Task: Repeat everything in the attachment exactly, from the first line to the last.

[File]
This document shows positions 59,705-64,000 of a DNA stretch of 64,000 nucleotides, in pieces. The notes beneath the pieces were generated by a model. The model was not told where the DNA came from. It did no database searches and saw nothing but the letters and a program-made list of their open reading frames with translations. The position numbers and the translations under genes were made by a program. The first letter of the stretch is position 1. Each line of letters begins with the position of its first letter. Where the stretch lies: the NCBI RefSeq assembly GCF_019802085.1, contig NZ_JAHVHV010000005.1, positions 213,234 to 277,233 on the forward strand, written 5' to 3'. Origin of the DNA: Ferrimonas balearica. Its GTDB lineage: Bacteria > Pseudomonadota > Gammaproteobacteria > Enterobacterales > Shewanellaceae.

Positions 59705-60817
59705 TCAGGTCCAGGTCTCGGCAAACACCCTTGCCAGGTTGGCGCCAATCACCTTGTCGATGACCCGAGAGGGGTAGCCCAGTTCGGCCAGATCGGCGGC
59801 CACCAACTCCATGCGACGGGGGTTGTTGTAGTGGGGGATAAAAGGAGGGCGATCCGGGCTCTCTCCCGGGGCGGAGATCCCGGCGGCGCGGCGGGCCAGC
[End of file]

This document shows positions 59,705-64,000 of a DNA stretch of 64,000 nucleotides, in pieces. The notes beneath the pieces were generated by a model. The model was not told where the DNA came from. It did no database searches and saw nothing but the letters and a program-made list of their open reading frames with translations. The position numbers and the translations under genes were made by a program. The first letter of the stretch is position 1. Each line of letters begins with the position of its first letter. Where the stretch lies: the NCBI RefSeq assembly GCF_019802085.1, contig NZ_JAHVHV010000005.1, positions 213,234 to 277,233 on the forward strand, written 5' to 3'. Origin of the DNA: Ferrimonas balearica. Its GTDB lineage: Bacteria > Pseudomonadota > Gammaproteobacteria > Enterobacterales > Shewanellaceae.

Positions 59705-60817
59705 TCAGGTCCAGGTCTCGGCAAACACCCTTGCCAGGTTGGCGCCAATCACCTTGTCGATGACCCGAGAGGGGTAGCCCAGTTCGGCCAGATCGGCGGC
59801 CACCAACTCCATGCGACGGGGGTTGTTGTAGTGGGGGATAAAAGGAGGGCGATCCGGGCTCTCTCCCGGGGCGGAGATCCCGGCGGCGCGGCGGGCCAGC